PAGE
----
Say you want to conduct a research study that observes people engaged in a generic activity. Rather than record this evidence oneself, would it be wise to try to gather recorded evidence that was part of other research studies? I am asking about gathering raw evidence, to re-analyze for the purposes of a new study, not leveraging/citing data/conclusions in other research studies. For example, if another research study recorded 1000 hours of people doing general enough activities, would I be able to ask the owner of that study to share their recorded evidence with me, so that I might use it for my own analysis?

In other words, what are some of the issues to consider when using secondary data?

If it isn't common, why not? What are the pitfalls of using evidence gathered from other studies, to drive my own research?

  • Is it likely that there are enough researchers who are evaluating the same software/hardware/product/etc that sharing videos of users from one study would be useful to others?
    – Bill Barth
    Commented Feb 5, 2015 at 22:24
  • 3
    Participants haven't signed a release for further studies.
    – mkennedy
    Commented Feb 6, 2015 at 0:12
  • @BillBarth Let's assume for the sake of this question, yes.
    – ybakos
    Commented Feb 6, 2015 at 15:51
  • I'm not sure if this is a dupe or not. academia.stackexchange.com/questions/1967/…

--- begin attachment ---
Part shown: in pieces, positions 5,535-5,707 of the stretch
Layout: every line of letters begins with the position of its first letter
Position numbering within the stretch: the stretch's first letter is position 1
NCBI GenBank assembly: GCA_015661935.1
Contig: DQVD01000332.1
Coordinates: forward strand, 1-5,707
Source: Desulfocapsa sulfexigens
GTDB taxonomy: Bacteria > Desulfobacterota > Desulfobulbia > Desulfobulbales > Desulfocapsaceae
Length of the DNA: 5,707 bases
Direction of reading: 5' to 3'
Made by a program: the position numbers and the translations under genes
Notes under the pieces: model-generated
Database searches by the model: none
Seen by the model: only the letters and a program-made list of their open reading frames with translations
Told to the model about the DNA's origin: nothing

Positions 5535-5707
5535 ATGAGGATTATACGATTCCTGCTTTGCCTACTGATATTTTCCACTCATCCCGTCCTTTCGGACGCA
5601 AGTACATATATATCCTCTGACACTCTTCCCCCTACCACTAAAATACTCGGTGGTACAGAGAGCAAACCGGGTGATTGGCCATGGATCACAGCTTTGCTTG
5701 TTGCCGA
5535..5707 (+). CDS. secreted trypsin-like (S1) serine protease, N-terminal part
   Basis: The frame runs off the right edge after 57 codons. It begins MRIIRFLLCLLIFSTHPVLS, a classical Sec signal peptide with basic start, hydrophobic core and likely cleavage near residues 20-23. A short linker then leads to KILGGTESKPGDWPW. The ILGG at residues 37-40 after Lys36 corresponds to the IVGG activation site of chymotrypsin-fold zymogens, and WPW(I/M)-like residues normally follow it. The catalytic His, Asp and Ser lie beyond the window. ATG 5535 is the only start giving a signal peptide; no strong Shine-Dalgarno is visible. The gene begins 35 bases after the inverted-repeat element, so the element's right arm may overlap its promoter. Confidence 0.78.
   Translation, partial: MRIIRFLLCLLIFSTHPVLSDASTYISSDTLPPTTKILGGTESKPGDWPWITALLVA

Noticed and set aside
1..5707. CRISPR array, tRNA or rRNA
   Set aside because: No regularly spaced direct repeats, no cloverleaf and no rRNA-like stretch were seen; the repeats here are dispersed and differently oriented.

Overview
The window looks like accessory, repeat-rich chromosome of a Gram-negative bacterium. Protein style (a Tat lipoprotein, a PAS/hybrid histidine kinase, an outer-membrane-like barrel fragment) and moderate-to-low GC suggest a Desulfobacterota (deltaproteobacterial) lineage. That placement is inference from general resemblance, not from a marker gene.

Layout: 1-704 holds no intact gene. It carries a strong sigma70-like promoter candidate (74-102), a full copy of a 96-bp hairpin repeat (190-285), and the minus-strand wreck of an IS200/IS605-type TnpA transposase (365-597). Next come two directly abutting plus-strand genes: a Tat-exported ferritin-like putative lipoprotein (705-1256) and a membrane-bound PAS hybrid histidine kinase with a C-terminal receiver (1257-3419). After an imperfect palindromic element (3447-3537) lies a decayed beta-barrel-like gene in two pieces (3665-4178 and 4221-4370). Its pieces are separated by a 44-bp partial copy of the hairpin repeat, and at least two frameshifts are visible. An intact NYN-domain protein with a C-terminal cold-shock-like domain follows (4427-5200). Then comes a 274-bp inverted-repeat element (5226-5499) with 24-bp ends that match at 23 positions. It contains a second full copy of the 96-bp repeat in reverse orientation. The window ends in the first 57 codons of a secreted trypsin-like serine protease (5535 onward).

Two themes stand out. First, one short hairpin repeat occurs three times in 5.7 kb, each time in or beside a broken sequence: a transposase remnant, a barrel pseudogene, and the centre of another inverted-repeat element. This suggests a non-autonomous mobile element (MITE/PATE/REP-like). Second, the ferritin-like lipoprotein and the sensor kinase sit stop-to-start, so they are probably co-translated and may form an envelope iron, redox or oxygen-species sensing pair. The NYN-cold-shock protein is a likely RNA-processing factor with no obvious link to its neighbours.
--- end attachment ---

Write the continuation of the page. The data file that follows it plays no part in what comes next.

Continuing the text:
– ybakos
    Commented Feb 6, 2015 at 22:06

2 Answers 2


It is not uncommon to use data from other studies. The caveats deal with data quality. Even if the data is provided with error bars, you can still not necessarily rely on it being completely accurate. Typos can occur and other errors could enter data sets by mistake. I have seen such cases personally, data that when analysed yields different results than presented in a paper.

If you use a data set that comes from a paper, you should make sure it at least yields the same results as the published paper, since that is what has been officially concluded. This does, however, not mean all is good so I would always threat data with varying degrees of healthy scepticism. The problem is particularly bad if you rely on the data to draw far reaching conclusions on your own. I can see situations where this could be life threatening and situations where it would lead to sending research off in the wrong direction but also, most often no major issues. So depending on how you rely on the data for vital conclusions, you need to adept your critical scrutiny of the data.

This may seem like I forebode a catastrophe but the key point is just to not take everything published at face value.

  • Thanks Peter Jansson, but I'm talking about using raw evidence rather than data from which conclusions are drawn.
    – ybakos
    Commented Feb 6, 2015 at 15:50

Reusing data gathered in previous research works save a lot of time, energy and may be money. However, there are some subtle details you need to keep in mind when using such practices.

  1. Make sure the author providing the data knows what he is talking about.
  2. Make sure the data are valid and genuine.

As I heard from one of my professors, citing results of another author does not mean that you would not be held responsible in case of false/inaccurate results.

Update: Following the comment about raw data I think such data can be trusted, unless proved otherwise. Also, it is better to go for raw data (data sets) used widely thus reducing the chance there would be something terribly wrong with the data.

  • Thanks, but my question is more about just using the evidence that was gathered, not necessarily the data/conclusions. I've updated my question for clarity.
    – ybakos
    Commented Feb 6, 2015 at 15:50

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